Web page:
The Talent

January 17, 2012 6:21 PM

Pillsbury Adds Trio of New York Bankruptcy Partners from Cadwalader

Posted by Victor Li

Pillsbury Winthrop Shaw Pittman announced Tuesday that it has snagged three bankruptcy partners from Cadwalader Wicksham & Taft, including former Cadwalader financial restructuring cochair Deryck Palmer. Joining Palmer in making the move are Andrew Troop and Christopher Mirick. All three will continue to be based in New York.

Palmer's departure ends what had been a swift rise at Cadwalader. A little more than a year after joining the firm in March 2007 from Weil, Gotshal & Manges—a move he made with Troop and fellow Weil partners George Davis and John Rapisardi—Palmer became cochair of the firm's bankruptcy group, serving alongside Bruce Zirinsky. (Zirinsky himself left Cadwalader for Greenburg Traurig in June 2009.)

Along the way, Palmer served as one of the U.S. Treasury Department's lead counsels in the General Motors restructuring, represented Detroit's school system in its recent restructuring, and led Cadwalader's team on the lucrative LyondellBasell Chemical bankruptcy. (Court filings show that Cadwalader collected roughly $90 million in fees and expenses on the Lyondell case, with Palmer billing at $1,050 an hour, Troop getting $850 an hour, and Mirick collecting $700 an hour.)

Pillsbury chairman James Rishwain says the firm has wanted to bolster its New York insolvency practice for some time and that Palmer, Mirick, and Troop "are an elite, dynamic group, and position us to compete to secure the most significant bankruptcy and insolvency matters that arise in the country." The move, Rishwain adds, was in the works for several months, and Pillsbury was not the lone firm bidding for the trio. "It was a competitive landscape to get them," he says. "They were highly pursued by many firms."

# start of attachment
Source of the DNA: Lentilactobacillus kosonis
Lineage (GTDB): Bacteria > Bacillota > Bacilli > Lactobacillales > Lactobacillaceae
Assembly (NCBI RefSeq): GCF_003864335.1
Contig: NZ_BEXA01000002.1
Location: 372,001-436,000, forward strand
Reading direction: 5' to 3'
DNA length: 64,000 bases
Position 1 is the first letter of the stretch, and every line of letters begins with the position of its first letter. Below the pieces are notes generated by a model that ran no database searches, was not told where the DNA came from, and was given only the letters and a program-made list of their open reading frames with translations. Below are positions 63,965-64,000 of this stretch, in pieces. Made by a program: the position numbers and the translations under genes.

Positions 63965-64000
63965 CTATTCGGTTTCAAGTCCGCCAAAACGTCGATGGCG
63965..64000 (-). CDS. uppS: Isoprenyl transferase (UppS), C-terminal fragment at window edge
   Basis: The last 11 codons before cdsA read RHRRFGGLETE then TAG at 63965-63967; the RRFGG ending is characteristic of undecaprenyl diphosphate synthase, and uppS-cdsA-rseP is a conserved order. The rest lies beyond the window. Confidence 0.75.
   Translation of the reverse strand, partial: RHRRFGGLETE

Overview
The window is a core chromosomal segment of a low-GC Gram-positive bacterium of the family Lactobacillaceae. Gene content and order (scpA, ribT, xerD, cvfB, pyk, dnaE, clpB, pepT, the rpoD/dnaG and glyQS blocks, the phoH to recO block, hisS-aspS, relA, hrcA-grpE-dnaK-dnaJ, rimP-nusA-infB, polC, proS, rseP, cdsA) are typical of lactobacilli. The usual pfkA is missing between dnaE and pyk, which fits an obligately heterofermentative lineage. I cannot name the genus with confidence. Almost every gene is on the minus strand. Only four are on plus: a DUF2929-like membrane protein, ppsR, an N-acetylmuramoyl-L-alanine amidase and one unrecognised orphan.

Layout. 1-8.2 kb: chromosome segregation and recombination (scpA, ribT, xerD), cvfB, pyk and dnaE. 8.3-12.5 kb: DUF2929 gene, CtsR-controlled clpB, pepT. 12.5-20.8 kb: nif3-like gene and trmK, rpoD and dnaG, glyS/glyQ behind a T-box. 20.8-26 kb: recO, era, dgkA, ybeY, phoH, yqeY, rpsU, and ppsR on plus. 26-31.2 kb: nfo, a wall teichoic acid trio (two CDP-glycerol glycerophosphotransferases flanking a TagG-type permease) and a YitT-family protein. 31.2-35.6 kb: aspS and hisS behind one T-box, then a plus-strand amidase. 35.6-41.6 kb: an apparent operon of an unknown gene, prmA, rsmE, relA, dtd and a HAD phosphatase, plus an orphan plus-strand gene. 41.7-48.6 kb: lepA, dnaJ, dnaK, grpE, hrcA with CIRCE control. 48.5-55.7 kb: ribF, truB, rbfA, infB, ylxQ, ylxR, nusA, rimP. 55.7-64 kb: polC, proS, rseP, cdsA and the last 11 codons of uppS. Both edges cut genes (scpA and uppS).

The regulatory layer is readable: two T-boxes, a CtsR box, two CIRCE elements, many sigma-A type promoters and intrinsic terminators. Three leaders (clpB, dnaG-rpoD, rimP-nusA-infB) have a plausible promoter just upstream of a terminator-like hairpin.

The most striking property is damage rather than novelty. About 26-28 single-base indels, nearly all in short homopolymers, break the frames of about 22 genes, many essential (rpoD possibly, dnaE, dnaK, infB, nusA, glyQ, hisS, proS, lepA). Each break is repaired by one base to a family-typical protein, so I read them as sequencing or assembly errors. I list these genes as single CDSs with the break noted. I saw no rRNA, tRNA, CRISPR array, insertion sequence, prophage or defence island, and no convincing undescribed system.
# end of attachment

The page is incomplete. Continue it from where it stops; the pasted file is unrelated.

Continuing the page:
For his part, Palmer says he was drawn to Pillsbury's focus on energy, real estate, and health care matters because he believes all three sectors will be extremely active on the restructuring front over the next few years.

"That's not meant as a comparison to any other firm," says Palmer. "Pillsbury is a firm that's up and coming, and it's exciting to be involved in a firm that's growing and expanding its platform." Palmer declined to comment on which other firms he considered before choosing Pillsbury, adding that discussions are continuing about which clients he will be bringing to his new firm.

"Apollo Health Street announced that they'll be coming over [to Pillsbury]," he says. "I'm sure there will be others." (Last May, Palmer and Troop succeeded in having an involuntary Chapter 7 bankruptcy petition against Apollo Health Street dismissed in Newark bankruptcy court.)

In trading Cadwalader for Pillsbury, Palmer, Mirick, and Troop are leaving a firm that, according to the most recent Am Law data, had average profits per partner of $2.39 million in 2010 for one that had average profits per partner of $1.05 million. Palmer says he isn't concerned about that gap: "If you're looking at things long term, which I am, [Pillsbury] provides an exciting opportunity for me to do challenging work and to be compensated fairly."

Cadwalader issued a statement wishing Palmer, Mirick, and Troop well and thanking them for their service. Perhaps girding for the trio's departure, the firm elevated Davis to cochair of the financial restructuring group alongside Palmer and Rapisardi two weeks ago. In addition to working with Palmer, Mirick, Rapisardi, and Troop on the LyondellBasell bankruptcy, Davis helped secure the company a record $8 billion in debtor-in-possession financing in March 2009.

According to Rishwain, Pillsbury may not be done hiring in New York. "We have a huge focus on New York, and we've done a really solid job of positioning ourselves there," says Rishwain, who pointed to the high-profile hiring of 14 corporate and finance lawyers from Nixon Peabody—headlined by Nixon's former head of global finance, Mats Carlston—in 2010. "I think we've elevated our group across all fronts."

Sara Randazzo contributed reporting.

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